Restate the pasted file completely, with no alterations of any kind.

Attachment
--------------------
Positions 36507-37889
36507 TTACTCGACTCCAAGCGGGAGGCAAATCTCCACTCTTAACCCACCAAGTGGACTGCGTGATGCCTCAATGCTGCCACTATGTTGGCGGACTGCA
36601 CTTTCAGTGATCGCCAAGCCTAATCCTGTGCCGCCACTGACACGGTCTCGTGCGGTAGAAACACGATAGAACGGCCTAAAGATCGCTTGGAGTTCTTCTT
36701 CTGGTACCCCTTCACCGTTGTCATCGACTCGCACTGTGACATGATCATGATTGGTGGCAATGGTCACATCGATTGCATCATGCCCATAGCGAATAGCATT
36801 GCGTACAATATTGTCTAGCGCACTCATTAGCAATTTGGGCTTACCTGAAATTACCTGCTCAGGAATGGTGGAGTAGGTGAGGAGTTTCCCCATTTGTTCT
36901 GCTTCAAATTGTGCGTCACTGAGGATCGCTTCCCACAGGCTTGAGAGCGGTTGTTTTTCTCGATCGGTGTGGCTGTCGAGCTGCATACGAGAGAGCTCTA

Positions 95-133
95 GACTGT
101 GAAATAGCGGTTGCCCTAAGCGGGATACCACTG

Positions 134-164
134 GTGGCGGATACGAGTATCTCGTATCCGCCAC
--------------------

Positions 36507-37889
36507 TTACTCGACTCCAAGCGGGAGGCAAATCTCCACTCTTAACCCACCAAGTGGACTGCGTGATGCCTCAATGCTGCCACTATGTTGGCGGACTGCA
36601 CTTTCAGTGATCGCCAAGCCTAATCCTGTGCCGCCACTGACACGGTCTCGTGCGGTAGAAACACGATAGAACGGCCTAAAGATCGCTTGGAGTTCTTCTT
36701 CTGGTACCCCTTCACCGTTGTCATCGACTCGCACTGTGACATGATCATGATTGGTGGCAATGGTCACATCGATTGCATCATGCCCATAGCGAATAGCATT
36801 GCGTACAATATTGTCTAGCGCACTCATTAGCAATTTGGGCTTACCTGAAATTACCTGCTCAGGAATGGTGGAGTAGGTGAGGAGTTTCCCCATTTGTTCT
36901 GCTTCAAATTGTGCGTCACTGAGGATCGCTTCCCACAGGCTTGAGAGCGGTTGTTTTTCTCGATCGGTGTGGCTGTCGAGCTGCATACGAGAGAGCTCTA

Positions 95-133
95 GACTGT
101 GAAATAGCGGTTGCCCTAAGCGGGATACCACTG

Positions 134-164
134 GTGGCGGATACGAGTATCTCGTATCCGCCAC